She bobbed her head as if in agreement, then bounced away, the moment broken. They watched her carefully, but she didn’t seem to mind the bridle—didn’t try to scrape it off against the fence as some of them did, with damage to both the horse and the bridle. “Good,” Eli told Jesse, who came and leaned against the fence beside where Eli stood. “You’re coming on.”
“She’s a sweetheart,” Jesse said.
“Yep. I think you’re a good pair—I’m going to see if Tucker’ll be willing to assign her to you once you’re done. Give you some time to get used to each other’s quirks before the next NFS mustang roundup.” The Triple C, Tucker Chastain’s ranch, was one of the contractors for the National Forestry Service, which managed the mustang herds on federal land. “You can’t ride in the roundup ’til you’re sixteen, but if I recollect, you’ll have just hit that mark by next spring. In the meantime, though, you’re gonna have to take on a few more projects like Sallee, here.”
“I’m up for it,” Jesse said.
“I know you are, chico.” Eli tilted his hat back and scratched his forehead. “Okay, give her another twenty minutes with the bridle, and then I want you to introduce her to neck reins. Loop ’em up so they don’t dangle, but lay ’em across her withers so she gets used to the feel of them.”
“Yessir,” Jesse said.
Eli shot the kid a grin. “Gotta go—Big Boss is callin’.” Jesse gave him a matching grin, then turned his attention back to the mare. Eli straightened his hat, then turned and headed for the barn where Tucker waited. “Boss.”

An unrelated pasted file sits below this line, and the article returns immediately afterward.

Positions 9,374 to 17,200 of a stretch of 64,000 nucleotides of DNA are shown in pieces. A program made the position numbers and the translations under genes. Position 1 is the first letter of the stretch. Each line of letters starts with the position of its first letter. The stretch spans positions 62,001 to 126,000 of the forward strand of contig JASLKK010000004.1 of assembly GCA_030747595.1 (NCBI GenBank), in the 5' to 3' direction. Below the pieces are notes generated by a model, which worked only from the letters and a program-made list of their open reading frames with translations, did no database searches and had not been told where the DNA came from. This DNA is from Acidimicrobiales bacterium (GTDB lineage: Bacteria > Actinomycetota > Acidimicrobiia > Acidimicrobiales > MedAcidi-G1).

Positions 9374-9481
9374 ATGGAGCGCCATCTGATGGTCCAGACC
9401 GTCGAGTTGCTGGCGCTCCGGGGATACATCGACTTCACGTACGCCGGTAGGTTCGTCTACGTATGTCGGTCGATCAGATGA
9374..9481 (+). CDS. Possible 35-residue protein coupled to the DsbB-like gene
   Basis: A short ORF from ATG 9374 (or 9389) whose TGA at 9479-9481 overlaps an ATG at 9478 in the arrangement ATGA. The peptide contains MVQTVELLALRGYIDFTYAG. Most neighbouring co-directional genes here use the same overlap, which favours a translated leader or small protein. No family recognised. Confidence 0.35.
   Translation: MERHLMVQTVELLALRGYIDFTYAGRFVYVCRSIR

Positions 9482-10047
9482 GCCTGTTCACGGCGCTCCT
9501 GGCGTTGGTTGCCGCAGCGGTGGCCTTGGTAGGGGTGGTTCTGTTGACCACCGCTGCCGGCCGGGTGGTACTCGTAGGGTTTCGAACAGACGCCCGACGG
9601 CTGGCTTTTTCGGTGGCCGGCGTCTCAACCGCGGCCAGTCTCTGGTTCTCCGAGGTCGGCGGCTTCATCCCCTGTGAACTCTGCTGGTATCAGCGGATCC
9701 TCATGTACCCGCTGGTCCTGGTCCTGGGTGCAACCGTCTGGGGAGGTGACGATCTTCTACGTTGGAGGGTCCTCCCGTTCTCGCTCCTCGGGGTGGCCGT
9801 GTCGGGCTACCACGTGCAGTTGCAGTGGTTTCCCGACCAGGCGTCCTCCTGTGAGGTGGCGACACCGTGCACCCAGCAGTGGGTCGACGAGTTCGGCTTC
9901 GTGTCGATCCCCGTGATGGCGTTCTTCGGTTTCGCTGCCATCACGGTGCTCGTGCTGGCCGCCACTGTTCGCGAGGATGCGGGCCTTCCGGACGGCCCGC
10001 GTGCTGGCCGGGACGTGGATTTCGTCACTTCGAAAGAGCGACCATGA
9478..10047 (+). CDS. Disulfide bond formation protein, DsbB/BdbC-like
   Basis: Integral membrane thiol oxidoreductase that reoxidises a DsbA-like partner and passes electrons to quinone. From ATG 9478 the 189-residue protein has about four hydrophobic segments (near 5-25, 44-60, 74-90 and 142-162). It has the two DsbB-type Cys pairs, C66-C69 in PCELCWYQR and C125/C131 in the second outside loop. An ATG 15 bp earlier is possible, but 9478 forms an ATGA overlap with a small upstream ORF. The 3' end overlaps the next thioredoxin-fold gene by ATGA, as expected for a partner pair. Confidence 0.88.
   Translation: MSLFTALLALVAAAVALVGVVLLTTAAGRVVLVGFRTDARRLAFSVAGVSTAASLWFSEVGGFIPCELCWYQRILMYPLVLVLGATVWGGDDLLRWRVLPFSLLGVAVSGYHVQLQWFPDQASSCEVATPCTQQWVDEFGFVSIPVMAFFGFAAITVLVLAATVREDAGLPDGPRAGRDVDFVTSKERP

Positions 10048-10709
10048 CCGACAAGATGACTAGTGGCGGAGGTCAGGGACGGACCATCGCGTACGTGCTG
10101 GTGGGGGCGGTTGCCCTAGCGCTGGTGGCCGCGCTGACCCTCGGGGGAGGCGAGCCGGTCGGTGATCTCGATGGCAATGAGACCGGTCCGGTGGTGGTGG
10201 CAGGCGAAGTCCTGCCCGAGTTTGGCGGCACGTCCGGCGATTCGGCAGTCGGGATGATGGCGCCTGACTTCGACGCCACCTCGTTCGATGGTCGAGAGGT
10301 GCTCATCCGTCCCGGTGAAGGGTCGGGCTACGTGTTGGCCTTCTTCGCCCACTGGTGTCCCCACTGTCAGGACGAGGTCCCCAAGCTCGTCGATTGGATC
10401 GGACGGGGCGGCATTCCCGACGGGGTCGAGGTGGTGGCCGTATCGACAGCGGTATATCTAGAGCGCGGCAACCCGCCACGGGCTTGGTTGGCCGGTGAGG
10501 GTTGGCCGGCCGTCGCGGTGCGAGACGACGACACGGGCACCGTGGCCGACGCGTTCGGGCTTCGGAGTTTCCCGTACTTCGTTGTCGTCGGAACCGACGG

“Eli. Kid’s looking good.”
“Yeah, he’s a natural.”
“Seems to have an affinity for that animal.”
“Yessir. Sallee and him are a good match, personality-wise. She’d make a good mount for him—he’s about outgrown Charlie. He’s ready for something a little more lively, more a challenge to him.”
“Yeah.” Tucker indicated the bench beside the barn door. It was in the shade, and Eli settled down on it gratefully. Chastain dropped down beside him, stretched out his long legs, and folded his arms across his chest. They sat that way in silence a moment; Eli didn’t have anything to say, and Tucker, he knew, took his time about saying what he did.
Finally Tucker shifted and said, “What do you think about the men we have on the payroll?”
Eli frowned. “Good men. Can’t say I’ve had a problem with any of them in general. Couple of them a bit mouthy, but since we got rid of that drunk, Leon, I think they’re a good bunch. Why? Thinking of laying someone off?” He didn’t like the idea, but Chastain was the owner, and he knew what the financial situation was better than Eli would.
“No. Bringing someone on, actually.”
The frown deepened, and Eli sat thinking. He might not know the finances, but as foreman, he sure knew the workload, and it didn’t warrant an extra hand. Unless Chastain was planning on bringing on more work. “You taking on more animals?”